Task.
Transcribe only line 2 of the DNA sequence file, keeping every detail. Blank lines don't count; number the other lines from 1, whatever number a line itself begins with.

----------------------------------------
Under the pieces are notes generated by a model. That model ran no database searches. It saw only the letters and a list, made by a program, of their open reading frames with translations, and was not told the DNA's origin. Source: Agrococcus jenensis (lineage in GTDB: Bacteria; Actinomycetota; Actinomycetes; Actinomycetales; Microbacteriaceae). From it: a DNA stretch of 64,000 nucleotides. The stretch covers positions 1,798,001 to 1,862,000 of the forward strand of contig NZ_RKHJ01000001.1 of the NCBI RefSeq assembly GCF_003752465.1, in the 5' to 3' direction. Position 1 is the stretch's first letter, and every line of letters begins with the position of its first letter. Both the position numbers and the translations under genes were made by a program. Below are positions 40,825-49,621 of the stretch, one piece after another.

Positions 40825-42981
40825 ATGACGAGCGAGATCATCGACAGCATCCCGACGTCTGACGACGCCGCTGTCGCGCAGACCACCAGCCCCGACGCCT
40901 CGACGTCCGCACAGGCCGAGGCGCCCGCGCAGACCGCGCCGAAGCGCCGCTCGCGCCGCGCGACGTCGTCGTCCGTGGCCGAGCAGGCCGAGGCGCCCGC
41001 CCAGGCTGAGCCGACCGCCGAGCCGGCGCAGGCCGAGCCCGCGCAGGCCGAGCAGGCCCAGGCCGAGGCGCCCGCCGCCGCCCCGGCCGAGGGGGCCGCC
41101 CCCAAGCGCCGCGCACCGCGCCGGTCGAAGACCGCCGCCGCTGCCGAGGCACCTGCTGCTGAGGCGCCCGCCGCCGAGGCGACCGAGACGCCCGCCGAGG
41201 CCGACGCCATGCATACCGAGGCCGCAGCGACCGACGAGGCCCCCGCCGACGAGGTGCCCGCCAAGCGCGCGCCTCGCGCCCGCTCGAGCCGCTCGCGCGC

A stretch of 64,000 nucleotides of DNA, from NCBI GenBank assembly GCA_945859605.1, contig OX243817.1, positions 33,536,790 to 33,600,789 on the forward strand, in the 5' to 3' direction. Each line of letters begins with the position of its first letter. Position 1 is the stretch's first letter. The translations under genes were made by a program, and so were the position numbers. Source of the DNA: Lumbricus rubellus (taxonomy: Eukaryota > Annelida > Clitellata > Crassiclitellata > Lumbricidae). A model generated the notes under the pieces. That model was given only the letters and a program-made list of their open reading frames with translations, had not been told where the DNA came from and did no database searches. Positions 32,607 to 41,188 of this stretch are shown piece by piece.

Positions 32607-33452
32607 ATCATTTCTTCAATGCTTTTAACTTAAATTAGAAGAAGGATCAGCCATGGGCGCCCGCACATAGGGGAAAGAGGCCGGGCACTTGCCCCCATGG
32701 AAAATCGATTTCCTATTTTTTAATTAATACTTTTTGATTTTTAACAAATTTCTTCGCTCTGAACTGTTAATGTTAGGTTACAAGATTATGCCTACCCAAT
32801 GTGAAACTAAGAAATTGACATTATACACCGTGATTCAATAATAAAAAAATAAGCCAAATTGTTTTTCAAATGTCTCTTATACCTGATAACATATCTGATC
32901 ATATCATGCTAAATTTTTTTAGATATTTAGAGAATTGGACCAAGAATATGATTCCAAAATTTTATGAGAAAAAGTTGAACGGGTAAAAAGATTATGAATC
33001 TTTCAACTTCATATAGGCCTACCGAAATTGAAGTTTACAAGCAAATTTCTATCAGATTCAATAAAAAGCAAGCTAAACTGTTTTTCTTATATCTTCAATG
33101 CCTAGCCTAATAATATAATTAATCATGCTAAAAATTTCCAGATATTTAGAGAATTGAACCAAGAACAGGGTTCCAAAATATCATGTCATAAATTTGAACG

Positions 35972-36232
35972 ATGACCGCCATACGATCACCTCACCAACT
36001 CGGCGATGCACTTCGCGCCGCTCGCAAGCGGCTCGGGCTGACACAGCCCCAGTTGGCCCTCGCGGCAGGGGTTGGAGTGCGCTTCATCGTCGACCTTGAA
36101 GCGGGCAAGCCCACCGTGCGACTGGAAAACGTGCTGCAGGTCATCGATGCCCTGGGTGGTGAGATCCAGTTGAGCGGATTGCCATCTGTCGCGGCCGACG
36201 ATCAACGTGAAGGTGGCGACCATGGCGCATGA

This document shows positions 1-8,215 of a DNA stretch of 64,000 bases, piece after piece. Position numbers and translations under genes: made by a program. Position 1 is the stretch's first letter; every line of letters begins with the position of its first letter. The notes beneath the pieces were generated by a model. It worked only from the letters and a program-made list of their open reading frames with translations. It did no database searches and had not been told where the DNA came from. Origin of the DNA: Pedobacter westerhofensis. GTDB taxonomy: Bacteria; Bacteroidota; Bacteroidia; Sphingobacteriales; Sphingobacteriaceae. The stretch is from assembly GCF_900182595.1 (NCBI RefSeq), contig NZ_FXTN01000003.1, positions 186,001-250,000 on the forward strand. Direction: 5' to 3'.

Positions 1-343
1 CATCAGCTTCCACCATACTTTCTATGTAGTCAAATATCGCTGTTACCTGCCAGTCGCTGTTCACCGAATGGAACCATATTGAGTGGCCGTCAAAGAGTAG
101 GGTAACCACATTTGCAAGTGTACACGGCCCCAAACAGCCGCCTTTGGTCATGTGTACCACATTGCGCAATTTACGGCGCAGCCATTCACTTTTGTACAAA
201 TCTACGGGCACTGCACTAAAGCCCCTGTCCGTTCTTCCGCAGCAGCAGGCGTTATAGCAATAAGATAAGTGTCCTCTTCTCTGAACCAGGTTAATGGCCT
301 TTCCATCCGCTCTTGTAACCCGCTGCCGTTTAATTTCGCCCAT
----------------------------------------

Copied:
Positions 40825-42981